Clan Scott by Keith Scott
The Ballad of Kinmont Willie One of the best known Border Ballads
Return to the Home Page Return to the Clan Page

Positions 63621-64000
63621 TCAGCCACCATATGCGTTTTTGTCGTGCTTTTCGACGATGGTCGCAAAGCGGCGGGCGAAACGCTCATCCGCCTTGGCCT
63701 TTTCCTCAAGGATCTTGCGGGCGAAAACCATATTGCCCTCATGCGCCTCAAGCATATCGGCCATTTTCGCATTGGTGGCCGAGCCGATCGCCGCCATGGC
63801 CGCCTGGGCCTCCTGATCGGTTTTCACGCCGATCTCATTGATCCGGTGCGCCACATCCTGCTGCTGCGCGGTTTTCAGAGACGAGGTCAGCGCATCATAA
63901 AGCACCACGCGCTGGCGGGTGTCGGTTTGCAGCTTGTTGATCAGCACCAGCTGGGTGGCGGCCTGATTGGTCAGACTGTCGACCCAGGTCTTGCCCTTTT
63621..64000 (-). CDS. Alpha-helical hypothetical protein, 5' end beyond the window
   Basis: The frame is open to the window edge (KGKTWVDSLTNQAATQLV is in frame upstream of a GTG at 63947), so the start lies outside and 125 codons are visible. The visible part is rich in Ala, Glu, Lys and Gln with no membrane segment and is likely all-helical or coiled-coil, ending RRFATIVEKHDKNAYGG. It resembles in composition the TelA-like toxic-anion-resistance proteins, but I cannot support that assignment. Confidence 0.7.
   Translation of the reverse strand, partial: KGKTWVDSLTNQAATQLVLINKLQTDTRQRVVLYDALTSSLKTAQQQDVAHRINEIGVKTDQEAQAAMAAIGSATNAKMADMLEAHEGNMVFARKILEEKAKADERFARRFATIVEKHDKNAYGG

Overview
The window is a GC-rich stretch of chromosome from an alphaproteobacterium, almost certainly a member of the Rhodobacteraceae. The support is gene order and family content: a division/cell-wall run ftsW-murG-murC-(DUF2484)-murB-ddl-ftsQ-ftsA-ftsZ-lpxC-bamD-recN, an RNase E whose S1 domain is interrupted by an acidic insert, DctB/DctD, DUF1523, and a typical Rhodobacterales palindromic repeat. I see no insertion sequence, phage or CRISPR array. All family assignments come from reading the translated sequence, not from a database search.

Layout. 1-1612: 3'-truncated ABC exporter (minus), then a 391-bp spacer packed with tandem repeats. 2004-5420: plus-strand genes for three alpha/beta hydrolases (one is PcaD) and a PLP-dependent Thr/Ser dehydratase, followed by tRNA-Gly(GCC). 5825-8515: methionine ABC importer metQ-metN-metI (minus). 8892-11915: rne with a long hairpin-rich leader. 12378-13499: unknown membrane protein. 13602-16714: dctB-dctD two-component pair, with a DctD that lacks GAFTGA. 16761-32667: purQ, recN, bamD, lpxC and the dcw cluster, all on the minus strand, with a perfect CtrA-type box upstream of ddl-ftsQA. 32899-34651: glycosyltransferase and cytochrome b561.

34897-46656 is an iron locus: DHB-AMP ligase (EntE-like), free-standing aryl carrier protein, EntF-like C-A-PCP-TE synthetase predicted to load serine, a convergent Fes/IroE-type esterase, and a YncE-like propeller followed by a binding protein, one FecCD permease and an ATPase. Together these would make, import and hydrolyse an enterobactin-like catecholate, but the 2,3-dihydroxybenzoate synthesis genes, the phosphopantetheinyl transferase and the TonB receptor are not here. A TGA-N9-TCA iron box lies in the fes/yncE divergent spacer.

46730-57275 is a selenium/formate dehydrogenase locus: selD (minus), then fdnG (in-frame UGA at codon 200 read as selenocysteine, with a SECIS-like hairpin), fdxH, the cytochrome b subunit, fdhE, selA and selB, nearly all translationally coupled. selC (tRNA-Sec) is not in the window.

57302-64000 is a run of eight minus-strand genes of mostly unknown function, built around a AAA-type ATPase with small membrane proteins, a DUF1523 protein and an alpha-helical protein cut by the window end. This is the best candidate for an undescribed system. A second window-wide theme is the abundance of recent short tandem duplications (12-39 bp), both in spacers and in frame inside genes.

William Armstrong of Kinmont or Kinmont Willie was a border reiver and outlaw active in the Anglo- Scottish Border country in the last decades of the 16th century. Armstrong was captured by the forces of the English Warden of the West March in violation of a truce day in 1596, and imprisoned in Carlisle Castle. Walter Scott of Buccleuch ("the Bold Buccleuch"), keeper of Liddlesdale on whose land the arrest had been made, protested to the English Warden, Sir Thomas Scrope, 10th Lord Scrope of Bolton. When Scrope refused to release Armstrong, Buccleuch led a party of men on a daring raid into England and broke Armstrong out of the castle. Kinmont Willie Armstrong was never recaptured. Legend supposes he died in his bed of old age. Of his rescuer, Queen Elizabeth I of England is reputed to have said that, with 10,000 such men, King James could have shaken any throne in Europe. O hae ye no heard o' the fause Sakelde? O hae ye no heard o' the keen Lord Scroope? How they hae ta'en bauld Kinmont Willie, On Haribee to hang him up? Had Willie had but twenty men, But twenty men as stout as he, Fause Sakelde would never the Kinmont ta'en, Wi' eight score in his company. They band his legs beneath the steed, They tied his hands behind his back. They guarded him, fivesome on either side, And they led him through the Liddel-rack. They led him through the Liddel-rack, And also through the Carlisle sands; They took him tae Carlisle Castle, To be at my Lord Scroope's commands. "My hands are tied, but my tongue is free, And whae will dare this deed avow? Or answer by the Border law? Or answer tae the bauld Buccleuch?" "Now haud thy tongue, thou rank reiver. There's never a Scot shall set thee free: Before ye cross my castle gate, I trow ye shall take farewell of me." Now word has gane tae the bauld keeper, In Branksome Ha', where that he lay, That Lord Scroope has ta'en the Kinmont Willie, Between the hours of night and day. And here detained him, Kinmont Willie, Against the truce of Border tide. And forgotten that the bauld Buccleuch Is keeper on the Scottish side? "Had there been war between the lands, As well I wot that there is nane, I would slight Carlisle Castle high, Though it were built of marble stane." "I would set that castle in a lowe, And sloken it wi' English blood. There's never a man in Cumberland, What kent where Carlisle castle stood." "But since nae war's between the lands, And here is peace, and peace should be; I will neither harm English lad or lass, And yet the Kinmont shall be free." And as we crossed the Debatable land, And tae the English side we held, The first of men that we met wi', Whae should it be but fause Sakelde? "Where ye be gaun, ye broken men?" Quo' fause Sakelde; "Come tell to me?" Now Dickie o' Dryhope led that band, And there never a word of lear has he. And as we left the Staneshaw-bank, The wind began full loud tae blaw; But 'twas wind and weet, and fire and sleet, When we came beneath the castle wa'. They thought King James and a' his men Had won the house wi' bow and spear; It was but twenty Scots and ten, That put a thousand in sic a steir! And as we reached the lower prison, Where Kinmont Willie he did lie, "O sleep ye, wake ye, Kinmont Willie, Upon the morn that thou's to die?" Then shoulder high, with shout and cry, We bore him doon the ladder lang; At every stride Red Rowan made, I wot the Kinmont's airns play'd clang! He turn'd him on the other side, And at Lord Scroope his glove flung he. "If ye na like my visit in merry England, In fair Scotland come and visit me!" All sair astonished stood Lord Scroope, He stood as still as rock of stane; He scarcely dared tae trew his eyes, When through the water they had gane. "He is either himsel' a devil frae hell, Or else his mother a witch maun be; I wadna hae ridden that wan water, For a' the gowd in Christendie." To Return to the Main Clan Page  To Return to my Home Page